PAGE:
In 1960, during her divorce to Sir Laurence Olivier- her partner for the past two decades and also the man who she left her baby daughter and first husband for- Vivien Leigh declared, “If I were really and truly given the chance to live my life all over again, I would be certain of only two things. One is that at an early age I would become an actress. The other is that at not a much later age I should marry Laurence Olivier- and do the proposing myself if necessary. I would want to do everything again, except the last few months.”


Vivien Leigh as Mary Treadwell in Ship of Fools (1965). 

She plays a divorced older woman who has left her abusive wealthy husband. Having no one else in the world to turn to, she idly flirts with men on board a boat cruise to Germany, while other passengers on board judge her for her glamorous and promiscuous affectations. Her character in this film has been compared to her performance as Blanche DuBois in A Streetcar Named Desire (1951), since both are fading older women going through a crisis, but unlike Blanche, Mary does not delude her self with dreams of grandeur and is more jaded and self-aware. 

During the filming of this movie, Vivien was very ill and on the last leg of her career, and this was to be her final role. Mary’s struggles in this film parallel Vivien’s own, and it was a role that was obviously very close to her heart. The tears in this scene are all too real and the performance Vivien gives is a powerful one of integrity and deep emotion. 

In this scene Mary wonders to herself if she is to die alone because she is no longer young and attractive to men. Older women’s sexualities are often portrayed as grotesque and threatening, something to laugh at and be disgusted by, but this is not the case here. As Mary smears make up onto her face, she wipes it all off in a moment of tragic realization; realization of the harsh facts of her life, and of the futility of her constant efforts to maintain a beautiful outer shell while internally being broken by years of constant physical and emotional abuse from her ex-husband. Mary is a character that is indeed tragic and often times desperate, but Vivien portrayed her with pathos and dignity and was not afraid to show heartbreaking vulnerability in her last and perhaps best role.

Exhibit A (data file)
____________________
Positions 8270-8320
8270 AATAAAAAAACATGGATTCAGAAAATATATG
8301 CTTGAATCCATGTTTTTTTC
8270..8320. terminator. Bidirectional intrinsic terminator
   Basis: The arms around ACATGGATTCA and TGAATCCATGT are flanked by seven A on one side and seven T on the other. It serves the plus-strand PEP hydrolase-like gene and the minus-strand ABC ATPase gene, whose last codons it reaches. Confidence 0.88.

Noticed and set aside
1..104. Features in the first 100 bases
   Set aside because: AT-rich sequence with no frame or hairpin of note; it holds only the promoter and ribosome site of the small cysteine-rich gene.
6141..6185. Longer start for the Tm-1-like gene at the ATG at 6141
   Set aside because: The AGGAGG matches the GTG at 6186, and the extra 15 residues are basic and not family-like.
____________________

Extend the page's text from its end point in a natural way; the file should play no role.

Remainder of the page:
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“The last time was only about a month before she died. I had not seen her for over ten years when I met her at a cocktail party at the Leferve Galleries in London. We talked for a while. She was looking very lovely, and that clear childlike voice one can never forget. But there was a sadness, an almost wistfulness about her that haunted me for days after.” -Lady Lambert, one of the first schoolmates Vivien met when she entered the convent at age seven.

Guess who is not over it… Guess

Lavi: What do you think of Allen? Do you like him?                    

Link: Walker? Preposterous, I- *trips* *thousands of pictures of Allen smiling at Link spill from pockets* Those are made for the sake of the investigation *slips on a pile of pictures of Allen and Link feeding each other desserts*  I-I was told to always keep watch of him and record every movement- *more pictures fall out as he falls to his knees, desperately trying to pick them up* hang on a sec jUst LISTEN